Can watching content online be a social experience? These five apps are working on it, and turning solo viewing into a party…
When we researched the current state of entertainment viewing in our Post-TV Gen trend, we found that 13-34-year-olds report watching almost 22 hours of content across all platforms and services weekly. That’s almost an entire day out of their week that they estimate they spend watching videos, TV shows, and movies. Among Gen Z, the estimate was even higher—23.4 hours per week. Often, young consumers’ disruptive entertainment habits are described in misleading ways—they’re “abandoning cable,” or “leaving TV behind”—but they’re not watching less content, they’re consuming more, watching on-the-go, in bed on their laptops, tablets, and phones, on car rides…anywhere their phones are going with them, which is everywhere.
So they’re hungry for content. But what the mobilization of entertainment has done is make much of that entertainment more solo-consumption. Gathering around a phone to watch a video can be done, but it’s not as natural as sitting around the TV screen together. Instead, watching videos and series is increasingly becoming an individual activity—but a new slew of apps is looking to change that. The idea of the social/shared/co-viewing of videos online is taking hold, with major players and startups launching new ways to turn solo-video viewing into a group experience. Here are five apps taking on social viewing, and telling young consumers to “watch together”:
This week, Tumblr launched Cabana, a new app to allow users to “hang out and watch stuff” digitally. The app is a combination of group video chat and video viewing: six friends can video chat simultaneously, and watch videos together at the same time. Users can create “rooms” to invite their friends and browse YouTube videos within the app to share and view simultaneously. Anyone in the room can switch out the video being played at any time. According to TechCrunch, Cabana is meant to “blend the experience of hanging out and watching”—each of the individuals participating can see one another reacting as the video in question plays.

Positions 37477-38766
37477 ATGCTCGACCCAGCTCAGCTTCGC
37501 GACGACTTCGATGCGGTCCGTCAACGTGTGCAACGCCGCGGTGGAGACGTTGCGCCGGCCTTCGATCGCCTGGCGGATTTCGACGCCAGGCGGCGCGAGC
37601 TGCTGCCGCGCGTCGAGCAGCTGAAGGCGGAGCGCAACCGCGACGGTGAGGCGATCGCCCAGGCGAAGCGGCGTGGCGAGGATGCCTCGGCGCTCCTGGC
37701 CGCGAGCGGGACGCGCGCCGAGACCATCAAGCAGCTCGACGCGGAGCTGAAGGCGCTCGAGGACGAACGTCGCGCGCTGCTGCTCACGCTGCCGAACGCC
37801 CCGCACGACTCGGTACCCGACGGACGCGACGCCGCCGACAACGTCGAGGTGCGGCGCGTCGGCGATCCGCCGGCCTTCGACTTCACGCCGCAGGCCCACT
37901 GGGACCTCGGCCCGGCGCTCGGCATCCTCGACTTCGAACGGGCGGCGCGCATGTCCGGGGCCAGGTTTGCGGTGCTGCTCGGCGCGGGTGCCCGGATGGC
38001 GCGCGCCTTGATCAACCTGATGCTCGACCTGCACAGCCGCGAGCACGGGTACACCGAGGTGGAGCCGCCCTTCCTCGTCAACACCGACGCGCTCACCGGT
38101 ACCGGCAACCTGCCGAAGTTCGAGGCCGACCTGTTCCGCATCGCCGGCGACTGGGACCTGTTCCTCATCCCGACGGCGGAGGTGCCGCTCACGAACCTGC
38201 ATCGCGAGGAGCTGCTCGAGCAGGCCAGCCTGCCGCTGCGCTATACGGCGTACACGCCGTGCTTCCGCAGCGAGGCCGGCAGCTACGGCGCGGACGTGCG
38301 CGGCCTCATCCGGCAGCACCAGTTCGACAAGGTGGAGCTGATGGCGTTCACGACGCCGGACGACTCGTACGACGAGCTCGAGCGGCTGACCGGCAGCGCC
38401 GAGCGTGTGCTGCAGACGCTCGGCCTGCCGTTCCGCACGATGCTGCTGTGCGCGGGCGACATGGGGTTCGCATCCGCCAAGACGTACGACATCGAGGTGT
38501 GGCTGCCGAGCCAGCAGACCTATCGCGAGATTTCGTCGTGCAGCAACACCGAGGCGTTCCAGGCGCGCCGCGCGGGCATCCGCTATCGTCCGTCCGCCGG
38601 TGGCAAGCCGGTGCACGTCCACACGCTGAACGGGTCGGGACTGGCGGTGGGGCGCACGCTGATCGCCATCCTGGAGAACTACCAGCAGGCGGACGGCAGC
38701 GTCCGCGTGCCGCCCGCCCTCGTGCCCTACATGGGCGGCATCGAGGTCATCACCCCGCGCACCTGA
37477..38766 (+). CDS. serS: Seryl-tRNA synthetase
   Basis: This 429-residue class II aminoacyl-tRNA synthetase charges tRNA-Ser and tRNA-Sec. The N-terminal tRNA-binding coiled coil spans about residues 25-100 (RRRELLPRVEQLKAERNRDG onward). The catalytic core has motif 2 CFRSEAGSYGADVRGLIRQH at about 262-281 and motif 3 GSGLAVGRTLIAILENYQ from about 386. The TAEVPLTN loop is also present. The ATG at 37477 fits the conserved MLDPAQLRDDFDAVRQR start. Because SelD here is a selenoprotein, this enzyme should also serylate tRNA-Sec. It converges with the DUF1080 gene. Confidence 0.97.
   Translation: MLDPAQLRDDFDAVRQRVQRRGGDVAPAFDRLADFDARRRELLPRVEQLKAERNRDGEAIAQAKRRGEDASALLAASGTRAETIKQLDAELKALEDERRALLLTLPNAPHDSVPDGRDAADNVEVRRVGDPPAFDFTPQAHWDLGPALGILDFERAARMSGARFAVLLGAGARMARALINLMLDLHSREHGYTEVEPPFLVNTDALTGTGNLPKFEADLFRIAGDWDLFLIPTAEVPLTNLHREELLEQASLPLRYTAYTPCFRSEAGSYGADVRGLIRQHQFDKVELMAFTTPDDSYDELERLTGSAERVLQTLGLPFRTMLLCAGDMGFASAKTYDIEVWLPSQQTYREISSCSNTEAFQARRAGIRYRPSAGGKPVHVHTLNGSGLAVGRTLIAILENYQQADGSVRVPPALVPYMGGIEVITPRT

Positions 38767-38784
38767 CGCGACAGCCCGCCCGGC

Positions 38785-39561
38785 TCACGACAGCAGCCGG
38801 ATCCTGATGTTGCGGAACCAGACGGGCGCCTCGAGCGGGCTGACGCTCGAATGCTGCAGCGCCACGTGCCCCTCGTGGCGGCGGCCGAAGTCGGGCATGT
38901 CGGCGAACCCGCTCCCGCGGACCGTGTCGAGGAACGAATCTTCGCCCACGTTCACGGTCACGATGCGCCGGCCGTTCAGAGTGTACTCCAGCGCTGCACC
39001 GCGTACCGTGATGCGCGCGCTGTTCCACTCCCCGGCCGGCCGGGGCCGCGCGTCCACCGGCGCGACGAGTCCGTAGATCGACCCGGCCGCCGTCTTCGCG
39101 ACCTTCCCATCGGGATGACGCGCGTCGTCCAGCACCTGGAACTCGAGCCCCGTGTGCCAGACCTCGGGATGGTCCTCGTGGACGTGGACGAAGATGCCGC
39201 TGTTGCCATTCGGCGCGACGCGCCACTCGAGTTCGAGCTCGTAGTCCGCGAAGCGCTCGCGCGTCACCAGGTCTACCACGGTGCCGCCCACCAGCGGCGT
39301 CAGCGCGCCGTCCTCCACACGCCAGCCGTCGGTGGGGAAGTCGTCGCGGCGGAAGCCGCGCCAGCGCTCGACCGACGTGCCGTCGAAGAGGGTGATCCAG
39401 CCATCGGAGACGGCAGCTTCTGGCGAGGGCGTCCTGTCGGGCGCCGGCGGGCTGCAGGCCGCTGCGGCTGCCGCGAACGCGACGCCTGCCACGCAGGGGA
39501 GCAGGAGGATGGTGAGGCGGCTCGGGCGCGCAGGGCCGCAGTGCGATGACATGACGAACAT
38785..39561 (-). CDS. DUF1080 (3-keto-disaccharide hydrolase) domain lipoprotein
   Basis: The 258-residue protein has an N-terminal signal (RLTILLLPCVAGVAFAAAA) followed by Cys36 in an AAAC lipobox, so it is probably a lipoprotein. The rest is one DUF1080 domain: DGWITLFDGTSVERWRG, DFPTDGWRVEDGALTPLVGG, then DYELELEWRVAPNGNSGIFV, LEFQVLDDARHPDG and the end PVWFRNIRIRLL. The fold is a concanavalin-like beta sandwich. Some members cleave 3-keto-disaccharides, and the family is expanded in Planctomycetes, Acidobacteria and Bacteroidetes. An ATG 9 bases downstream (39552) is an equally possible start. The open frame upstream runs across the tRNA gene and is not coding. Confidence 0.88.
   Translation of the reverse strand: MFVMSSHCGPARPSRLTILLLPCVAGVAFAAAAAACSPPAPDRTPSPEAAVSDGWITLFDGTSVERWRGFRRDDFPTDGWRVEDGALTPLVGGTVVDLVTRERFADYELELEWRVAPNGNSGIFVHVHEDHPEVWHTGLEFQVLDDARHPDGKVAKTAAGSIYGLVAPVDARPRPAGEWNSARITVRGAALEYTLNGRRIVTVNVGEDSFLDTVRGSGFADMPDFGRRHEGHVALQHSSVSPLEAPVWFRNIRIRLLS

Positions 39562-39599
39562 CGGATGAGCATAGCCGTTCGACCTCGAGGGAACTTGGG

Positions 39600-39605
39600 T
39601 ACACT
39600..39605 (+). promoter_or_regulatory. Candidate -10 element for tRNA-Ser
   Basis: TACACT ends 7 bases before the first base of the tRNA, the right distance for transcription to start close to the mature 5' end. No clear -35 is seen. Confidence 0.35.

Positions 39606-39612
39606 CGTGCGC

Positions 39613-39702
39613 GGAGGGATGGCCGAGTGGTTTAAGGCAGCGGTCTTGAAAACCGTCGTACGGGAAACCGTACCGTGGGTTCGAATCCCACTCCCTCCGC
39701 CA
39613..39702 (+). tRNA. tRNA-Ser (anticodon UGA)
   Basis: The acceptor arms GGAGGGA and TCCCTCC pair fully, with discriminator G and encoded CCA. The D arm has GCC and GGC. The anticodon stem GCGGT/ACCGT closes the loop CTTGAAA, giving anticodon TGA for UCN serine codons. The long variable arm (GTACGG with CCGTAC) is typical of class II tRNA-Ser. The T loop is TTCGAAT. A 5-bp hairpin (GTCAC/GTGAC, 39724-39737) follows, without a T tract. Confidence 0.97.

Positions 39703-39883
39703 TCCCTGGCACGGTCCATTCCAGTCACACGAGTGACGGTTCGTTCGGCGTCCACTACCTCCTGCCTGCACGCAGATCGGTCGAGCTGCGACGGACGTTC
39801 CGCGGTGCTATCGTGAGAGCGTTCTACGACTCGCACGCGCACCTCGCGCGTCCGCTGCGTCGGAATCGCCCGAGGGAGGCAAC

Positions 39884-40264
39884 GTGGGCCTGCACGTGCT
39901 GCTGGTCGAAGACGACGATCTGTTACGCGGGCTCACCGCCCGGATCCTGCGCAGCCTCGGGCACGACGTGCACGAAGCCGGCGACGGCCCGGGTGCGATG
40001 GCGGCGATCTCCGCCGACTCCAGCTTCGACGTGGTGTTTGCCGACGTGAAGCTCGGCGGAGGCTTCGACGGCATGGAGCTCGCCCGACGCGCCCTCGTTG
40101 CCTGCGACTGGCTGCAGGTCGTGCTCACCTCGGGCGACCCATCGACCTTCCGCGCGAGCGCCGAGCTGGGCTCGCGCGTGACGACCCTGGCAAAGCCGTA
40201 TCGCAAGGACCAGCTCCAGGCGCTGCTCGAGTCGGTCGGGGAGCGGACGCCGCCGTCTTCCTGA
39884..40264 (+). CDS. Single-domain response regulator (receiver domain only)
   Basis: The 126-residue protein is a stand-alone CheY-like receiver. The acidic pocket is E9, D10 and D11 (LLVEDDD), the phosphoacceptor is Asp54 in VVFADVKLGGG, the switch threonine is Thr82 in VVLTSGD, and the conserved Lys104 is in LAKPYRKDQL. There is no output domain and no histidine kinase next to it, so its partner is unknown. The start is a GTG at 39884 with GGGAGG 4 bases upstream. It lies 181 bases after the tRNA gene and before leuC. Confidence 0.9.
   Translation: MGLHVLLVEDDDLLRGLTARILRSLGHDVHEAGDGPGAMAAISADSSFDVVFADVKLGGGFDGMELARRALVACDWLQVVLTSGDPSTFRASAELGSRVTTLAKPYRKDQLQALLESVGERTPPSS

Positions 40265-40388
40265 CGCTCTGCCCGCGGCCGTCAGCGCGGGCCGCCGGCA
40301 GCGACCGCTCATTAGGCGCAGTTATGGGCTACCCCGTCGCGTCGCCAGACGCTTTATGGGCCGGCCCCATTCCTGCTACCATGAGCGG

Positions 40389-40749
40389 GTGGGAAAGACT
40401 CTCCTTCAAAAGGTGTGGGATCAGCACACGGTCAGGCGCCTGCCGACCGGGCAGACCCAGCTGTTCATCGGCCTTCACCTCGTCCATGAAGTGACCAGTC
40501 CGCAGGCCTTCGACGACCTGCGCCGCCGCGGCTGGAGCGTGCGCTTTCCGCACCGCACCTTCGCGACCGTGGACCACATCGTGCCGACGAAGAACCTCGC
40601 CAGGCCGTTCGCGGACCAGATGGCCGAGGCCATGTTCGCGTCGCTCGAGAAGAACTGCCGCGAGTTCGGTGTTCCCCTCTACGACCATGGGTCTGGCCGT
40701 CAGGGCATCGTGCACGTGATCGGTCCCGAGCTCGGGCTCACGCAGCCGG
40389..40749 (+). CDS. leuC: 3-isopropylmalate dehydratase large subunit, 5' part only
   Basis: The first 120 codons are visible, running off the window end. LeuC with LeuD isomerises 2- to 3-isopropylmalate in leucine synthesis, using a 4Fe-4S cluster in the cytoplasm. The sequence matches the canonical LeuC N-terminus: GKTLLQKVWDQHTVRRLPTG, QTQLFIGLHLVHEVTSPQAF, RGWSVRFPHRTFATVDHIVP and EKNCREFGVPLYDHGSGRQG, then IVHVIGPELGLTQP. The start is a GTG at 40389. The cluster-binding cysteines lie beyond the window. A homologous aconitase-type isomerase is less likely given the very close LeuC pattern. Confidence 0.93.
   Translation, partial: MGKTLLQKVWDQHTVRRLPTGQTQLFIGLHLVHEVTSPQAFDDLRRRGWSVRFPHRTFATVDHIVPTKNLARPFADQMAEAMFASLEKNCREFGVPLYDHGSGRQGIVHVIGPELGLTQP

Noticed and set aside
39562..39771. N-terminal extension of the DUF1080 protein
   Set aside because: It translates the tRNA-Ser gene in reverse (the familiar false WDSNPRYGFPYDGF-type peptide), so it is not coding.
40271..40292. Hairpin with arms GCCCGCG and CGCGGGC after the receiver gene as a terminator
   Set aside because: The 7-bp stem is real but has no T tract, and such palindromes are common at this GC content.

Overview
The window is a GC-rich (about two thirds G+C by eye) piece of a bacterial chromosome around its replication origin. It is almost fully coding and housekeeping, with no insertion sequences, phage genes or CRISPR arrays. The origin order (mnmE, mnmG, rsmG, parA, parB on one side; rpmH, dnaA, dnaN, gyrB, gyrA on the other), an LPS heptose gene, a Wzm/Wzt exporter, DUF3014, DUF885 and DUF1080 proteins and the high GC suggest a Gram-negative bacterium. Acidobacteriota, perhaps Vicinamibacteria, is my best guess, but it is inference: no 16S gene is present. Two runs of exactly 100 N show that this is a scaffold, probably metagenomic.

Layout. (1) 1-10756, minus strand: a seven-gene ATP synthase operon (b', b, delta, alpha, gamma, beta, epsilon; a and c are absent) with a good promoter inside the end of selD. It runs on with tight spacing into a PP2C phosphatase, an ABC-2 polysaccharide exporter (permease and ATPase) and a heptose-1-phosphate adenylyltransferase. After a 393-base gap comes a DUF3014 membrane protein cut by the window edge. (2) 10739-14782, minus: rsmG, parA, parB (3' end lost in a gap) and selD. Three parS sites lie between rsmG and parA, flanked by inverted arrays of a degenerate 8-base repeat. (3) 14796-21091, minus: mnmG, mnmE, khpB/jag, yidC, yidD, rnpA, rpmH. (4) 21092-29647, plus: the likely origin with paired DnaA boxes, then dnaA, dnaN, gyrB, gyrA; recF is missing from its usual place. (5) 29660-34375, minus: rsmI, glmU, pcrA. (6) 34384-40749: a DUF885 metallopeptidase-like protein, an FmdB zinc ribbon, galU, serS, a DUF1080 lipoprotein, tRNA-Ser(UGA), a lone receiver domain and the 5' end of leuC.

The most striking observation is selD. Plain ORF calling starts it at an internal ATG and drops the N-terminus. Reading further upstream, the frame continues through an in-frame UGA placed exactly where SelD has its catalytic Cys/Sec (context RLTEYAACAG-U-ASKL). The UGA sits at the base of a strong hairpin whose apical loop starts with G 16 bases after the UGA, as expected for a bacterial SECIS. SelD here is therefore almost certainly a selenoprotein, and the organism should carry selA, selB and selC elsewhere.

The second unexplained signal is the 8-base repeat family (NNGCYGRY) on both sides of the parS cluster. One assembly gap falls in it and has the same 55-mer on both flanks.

YouTube is experimenting with social viewing in their new app Uptime. The platform allows users to react with comments or emojis while watching videos, and those reactions are then seen by anyone else who watches the same video—even if they’re watching at a later time. Although YouTubeSocial, WeMesh, LiveLead, and AirTime have taken similar approaches to co-watching, Uptime has a “polished,” “youthful, lively design,” and the capabilities to enjoy reaction videos after posting. Uptime also provides daily video recommendations from friends or other people that users are following, adding an element of video discovery that could put it ahead of the crowd.
Vevo is amping up their experience to be more than just a music search platform. At SXSW, the platform announced the upcoming social feature, Watch Party, which will allow users to join in on virtual “rooms” and listen to music together through a voting process—a feature that could eventually lead to spotlighting artists or brands curating playlists. Once a link is shared, friends can join the same “party” and chat while the video is playing, using text and emoji. Participants can add more videos to a queue, and vote on which video should be co-viewed next.
This new application for iMessage allows YouTube or Twitch videos to be shared with friends and watched together in a chat. Users can choose from a menu of popular videos, or search for a particular title, and tap it to share with an iMessage thread. Then, everyone can watch the video in real-time together, and share reactions (emojis) as it plays. If a new person joins the thread after the video has started to play, they’ll see it from the same point that the other participants are currently watching—like walking into a digital room where the TV is playing. Let’s Watch It! recently added the capability to use the phone’s front facing video and microphone to show users’ reactions while watching—as Cabana does.
Rabbit has been in the co-viewing game for some time, launching as a Mac app in 2013, and launching a mobile app back in 2015. So while some media players are just dipping their toe into the social viewing pool, they’ve been working on the formula for years. Like Cabana, Rabbit is about both video chat and shared viewing. They offer free video, voice, and message chat, but have additional features that allow users to “sync up anything they’re doing online,” by creating “rooms” to watch TV and movies (including Twitch and Netflix), play games, or listen to music with up to 25 friends.
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